The owners of several Boston-area hibachi restaurants failed to pay minimum wage or overtime, according to a chef's proposed class and collective action filed in Massachusetts federal court on Friday.

  • October 25, 2021

    Yocha Dehe Tribe Backs DOI In Scotts Valley Casino Land Suit

    The Yocha Dehe Wintun Nation has backed the federal government's bid to toss another tribe's suit over its rejected casino plan, agreeing that the rival tribe doesn't have a sufficient historical connection to a 128-acre land parcel where it hopes to build its gambling venue.

  • October 25, 2021

    DC Circ. Nixes Missionaries' $39.5M Claim Against DR

    The D.C. Circuit found that two missionaries waited too long to revive a $39.5 million claim against the Dominican Republic for denying them permission to expand a gated luxury development called "God's Hammock," and then wasted ink complaining to the court about filing deadlines.

  • October 25, 2021

    Shutts & Bowen Adds Ex-Florida AG Bureau Chief In Orlando

    Florida firm Shutts & Bowen LLP has added the former bureau chief at the Florida Attorney General's Office's consumer protection division as an Orlando-based hospitality and business litigation partner, the firm announced Monday.

  • October 25, 2021

    Mirae Lands $450M CMBS Loan From Deutsche, Goldman

    Mirae Asset Global Investments has landed $450 million in commercial mortgage-backed securities refinancing for a Hyatt hotel in Honolulu from Deutsche Bank and Goldman Sachs, according to an announcement on Monday from borrower-side broker Jones Lang LaSalle.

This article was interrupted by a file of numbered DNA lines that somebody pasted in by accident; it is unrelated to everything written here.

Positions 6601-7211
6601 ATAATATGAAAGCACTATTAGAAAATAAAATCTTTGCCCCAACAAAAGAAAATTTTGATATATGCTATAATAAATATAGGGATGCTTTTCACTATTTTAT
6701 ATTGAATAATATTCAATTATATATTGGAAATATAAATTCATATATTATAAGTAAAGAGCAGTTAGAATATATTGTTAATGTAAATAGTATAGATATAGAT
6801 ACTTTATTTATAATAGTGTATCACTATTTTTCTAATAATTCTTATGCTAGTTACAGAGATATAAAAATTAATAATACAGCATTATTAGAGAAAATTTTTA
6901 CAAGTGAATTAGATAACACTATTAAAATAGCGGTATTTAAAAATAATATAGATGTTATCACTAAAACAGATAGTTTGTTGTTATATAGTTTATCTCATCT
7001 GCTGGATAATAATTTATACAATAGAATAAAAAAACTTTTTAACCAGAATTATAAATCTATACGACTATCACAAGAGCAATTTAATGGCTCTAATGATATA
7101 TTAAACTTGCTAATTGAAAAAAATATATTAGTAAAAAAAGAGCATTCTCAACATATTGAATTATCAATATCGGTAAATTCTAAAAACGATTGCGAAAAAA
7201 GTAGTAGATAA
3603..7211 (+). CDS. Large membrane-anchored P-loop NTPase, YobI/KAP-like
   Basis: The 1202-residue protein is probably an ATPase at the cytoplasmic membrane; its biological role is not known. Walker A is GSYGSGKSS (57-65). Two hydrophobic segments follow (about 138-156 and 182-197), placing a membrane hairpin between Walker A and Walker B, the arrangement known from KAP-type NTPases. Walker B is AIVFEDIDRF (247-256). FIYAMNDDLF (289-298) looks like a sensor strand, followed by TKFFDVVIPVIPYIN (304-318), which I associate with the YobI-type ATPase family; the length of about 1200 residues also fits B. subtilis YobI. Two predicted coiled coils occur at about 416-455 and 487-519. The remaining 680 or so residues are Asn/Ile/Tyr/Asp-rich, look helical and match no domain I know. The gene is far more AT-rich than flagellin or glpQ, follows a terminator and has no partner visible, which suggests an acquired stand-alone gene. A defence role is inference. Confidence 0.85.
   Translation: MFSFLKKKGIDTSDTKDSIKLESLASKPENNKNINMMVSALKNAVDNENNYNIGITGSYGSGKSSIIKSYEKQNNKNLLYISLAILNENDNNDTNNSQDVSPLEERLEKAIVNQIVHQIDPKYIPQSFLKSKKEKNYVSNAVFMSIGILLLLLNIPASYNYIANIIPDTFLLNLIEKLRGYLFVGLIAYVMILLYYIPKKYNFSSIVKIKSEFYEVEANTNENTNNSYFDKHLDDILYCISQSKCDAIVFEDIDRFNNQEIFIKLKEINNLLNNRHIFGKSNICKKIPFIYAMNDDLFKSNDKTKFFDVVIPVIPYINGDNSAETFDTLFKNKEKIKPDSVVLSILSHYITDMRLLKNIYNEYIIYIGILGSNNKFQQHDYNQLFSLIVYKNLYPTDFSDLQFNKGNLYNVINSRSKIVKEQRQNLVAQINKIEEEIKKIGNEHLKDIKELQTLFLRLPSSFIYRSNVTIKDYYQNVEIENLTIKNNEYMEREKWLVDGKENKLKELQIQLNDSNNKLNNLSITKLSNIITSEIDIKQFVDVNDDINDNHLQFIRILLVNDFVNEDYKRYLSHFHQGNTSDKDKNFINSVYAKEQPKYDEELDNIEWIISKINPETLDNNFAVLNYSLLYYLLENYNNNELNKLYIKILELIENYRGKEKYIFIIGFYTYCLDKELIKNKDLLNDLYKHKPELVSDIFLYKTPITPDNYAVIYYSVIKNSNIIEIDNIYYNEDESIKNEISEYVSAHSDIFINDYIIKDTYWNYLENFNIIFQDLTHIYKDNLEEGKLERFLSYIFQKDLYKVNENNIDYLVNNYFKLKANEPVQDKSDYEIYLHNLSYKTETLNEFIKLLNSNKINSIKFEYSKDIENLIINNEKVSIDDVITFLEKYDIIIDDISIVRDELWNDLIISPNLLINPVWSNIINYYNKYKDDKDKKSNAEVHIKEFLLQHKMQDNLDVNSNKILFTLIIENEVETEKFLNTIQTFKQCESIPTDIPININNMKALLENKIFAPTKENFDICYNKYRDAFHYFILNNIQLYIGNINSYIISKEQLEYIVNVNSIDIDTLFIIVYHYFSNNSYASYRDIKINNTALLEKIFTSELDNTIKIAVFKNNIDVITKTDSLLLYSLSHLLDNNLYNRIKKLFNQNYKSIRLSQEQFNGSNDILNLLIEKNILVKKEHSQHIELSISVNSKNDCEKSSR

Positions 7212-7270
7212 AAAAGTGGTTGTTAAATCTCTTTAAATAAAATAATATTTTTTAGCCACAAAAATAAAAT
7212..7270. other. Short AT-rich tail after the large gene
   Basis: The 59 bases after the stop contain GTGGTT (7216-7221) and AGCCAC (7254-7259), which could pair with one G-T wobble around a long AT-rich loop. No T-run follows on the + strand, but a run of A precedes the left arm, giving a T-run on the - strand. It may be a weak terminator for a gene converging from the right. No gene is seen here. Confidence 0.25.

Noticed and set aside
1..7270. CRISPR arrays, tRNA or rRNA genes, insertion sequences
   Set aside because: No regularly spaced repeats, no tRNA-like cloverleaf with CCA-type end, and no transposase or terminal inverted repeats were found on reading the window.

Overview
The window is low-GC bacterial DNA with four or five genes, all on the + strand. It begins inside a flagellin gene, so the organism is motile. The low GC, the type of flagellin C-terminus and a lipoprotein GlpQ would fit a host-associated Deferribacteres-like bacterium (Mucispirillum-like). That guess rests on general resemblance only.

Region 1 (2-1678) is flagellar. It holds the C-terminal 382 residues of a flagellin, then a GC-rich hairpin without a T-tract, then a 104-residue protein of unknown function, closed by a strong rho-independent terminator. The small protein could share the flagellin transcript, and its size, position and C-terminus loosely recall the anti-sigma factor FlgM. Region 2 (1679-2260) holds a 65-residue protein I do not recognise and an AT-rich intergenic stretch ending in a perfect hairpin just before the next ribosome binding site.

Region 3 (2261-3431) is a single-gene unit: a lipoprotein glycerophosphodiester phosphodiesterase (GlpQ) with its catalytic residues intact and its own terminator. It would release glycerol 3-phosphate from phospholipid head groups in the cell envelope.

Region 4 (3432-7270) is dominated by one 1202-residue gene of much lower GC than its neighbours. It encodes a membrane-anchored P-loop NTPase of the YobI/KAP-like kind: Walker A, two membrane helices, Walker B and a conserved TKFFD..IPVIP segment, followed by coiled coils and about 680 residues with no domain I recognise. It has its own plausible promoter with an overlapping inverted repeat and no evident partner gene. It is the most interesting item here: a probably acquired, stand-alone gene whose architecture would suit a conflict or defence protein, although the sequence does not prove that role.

• October 25, 2021

    Ga. Domino's Franchisee To Settle Drivers' Expense Suit

    A Georgia Domino's Pizza franchisee told a federal court that he plans to settle a suit with drivers who won class certification for their vehicle expense reimbursements.

  • October 22, 2021

    Cherokee Nation Back In Running for Arkansas Casino

    The Arkansas Supreme Court has ruled that only seated officials can support an application for a casino license, opening a possibility for the Cherokee Nation to bid again for a $225 million project that was snatched away by a state court last year.

  • October 22, 2021

    Feds Ask For 10 Years For Brit Involved In Bar Works Fraud

    Federal prosecutors asked a New York federal judge to sentence a convicted British fraudster to at least 10 years in prison and pay $57 million in restitution for his role in a $50 million scheme to bolster the Bar Works startup.

  • October 22, 2021

    Cruise Co. Wants Atty DQ'd From Personal Injury Suit

    Norwegian Cruise Line wants a Miami federal judge to eject law firm Gerson & Schwartz PA from representing a passenger who is suing for an alleged injury suffered aboard one of its ships, because an attorney who once defended the cruise company in this case left to work at the plaintiff's firm for "nine days."

Expert Analysis

  • Series

    Confronting Origination Credit: Why GCs Need To Speak Up